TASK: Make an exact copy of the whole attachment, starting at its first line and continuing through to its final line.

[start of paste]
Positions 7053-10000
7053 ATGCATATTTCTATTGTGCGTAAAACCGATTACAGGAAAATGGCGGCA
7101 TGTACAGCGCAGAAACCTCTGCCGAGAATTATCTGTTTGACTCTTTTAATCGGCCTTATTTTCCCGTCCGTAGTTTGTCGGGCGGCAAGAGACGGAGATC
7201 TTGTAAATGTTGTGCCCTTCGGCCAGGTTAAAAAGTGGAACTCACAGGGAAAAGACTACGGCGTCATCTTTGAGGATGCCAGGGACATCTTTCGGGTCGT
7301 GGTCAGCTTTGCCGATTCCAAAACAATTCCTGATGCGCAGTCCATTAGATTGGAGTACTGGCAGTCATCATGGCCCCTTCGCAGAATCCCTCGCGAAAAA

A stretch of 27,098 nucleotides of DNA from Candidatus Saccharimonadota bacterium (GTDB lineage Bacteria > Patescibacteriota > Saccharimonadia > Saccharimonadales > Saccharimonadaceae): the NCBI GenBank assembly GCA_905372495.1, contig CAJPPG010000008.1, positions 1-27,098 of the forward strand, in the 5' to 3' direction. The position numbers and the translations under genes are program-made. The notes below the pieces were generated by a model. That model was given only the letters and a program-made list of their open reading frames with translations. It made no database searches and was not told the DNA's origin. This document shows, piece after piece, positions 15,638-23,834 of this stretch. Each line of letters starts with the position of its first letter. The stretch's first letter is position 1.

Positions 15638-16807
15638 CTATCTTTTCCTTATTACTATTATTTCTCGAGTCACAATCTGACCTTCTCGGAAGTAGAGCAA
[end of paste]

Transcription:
Positions 7053-10000
7053 ATGCATATTTCTATTGTGCGTAAAACCGATTACAGGAAAATGGCGGCA
7101 TGTACAGCGCAGAAACCTCTGCCGAGAATTATCTGTTTGACTCTTTTAATCGGCCTTATTTTCCCGTCCGTAGTTTGTCGGGCGGCAAGAGACGGAGATC
7201 TTGTAAATGTTGTGCCCTTCGGCCAGGTTAAAAAGTGGAACTCACAGGGAAAAGACTACGGCGTCATCTTTGAGGATGCCAGGGACATCTTTCGGGTCGT
7301 GGTCAGCTTTGCCGATTCCAAAACAATTCCTGATGCGCAGTCCATTAGATTGGAGTACTGGCAGTCATCATGGCCCCTTCGCAGAATCCCTCGCGAAAAA

A stretch of 27,098 nucleotides of DNA from Candidatus Saccharimonadota bacterium (GTDB lineage Bacteria > Patescibacteriota > Saccharimonadia > Saccharimonadales > Saccharimonadaceae): the NCBI GenBank assembly GCA_905372495.1, contig CAJPPG010000008.1, positions 1-27,098 of the forward strand, in the 5' to 3' direction. The position numbers and the translations under genes are program-made. The notes below the pieces were generated by a model. That model was given only the letters and a program-made list of their open reading frames with translations. It made no database searches and was not told the DNA's origin. This document shows, piece after piece, positions 15,638-23,834 of this stretch. Each line of letters starts with the position of its first letter. The stretch's first letter is position 1.

Positions 15638-16807
15638 CTATCTTTTCCTTATTACTATTATTTCTCGAGTCACAATCTGACCTTCTCGGAAGTAGAGCAA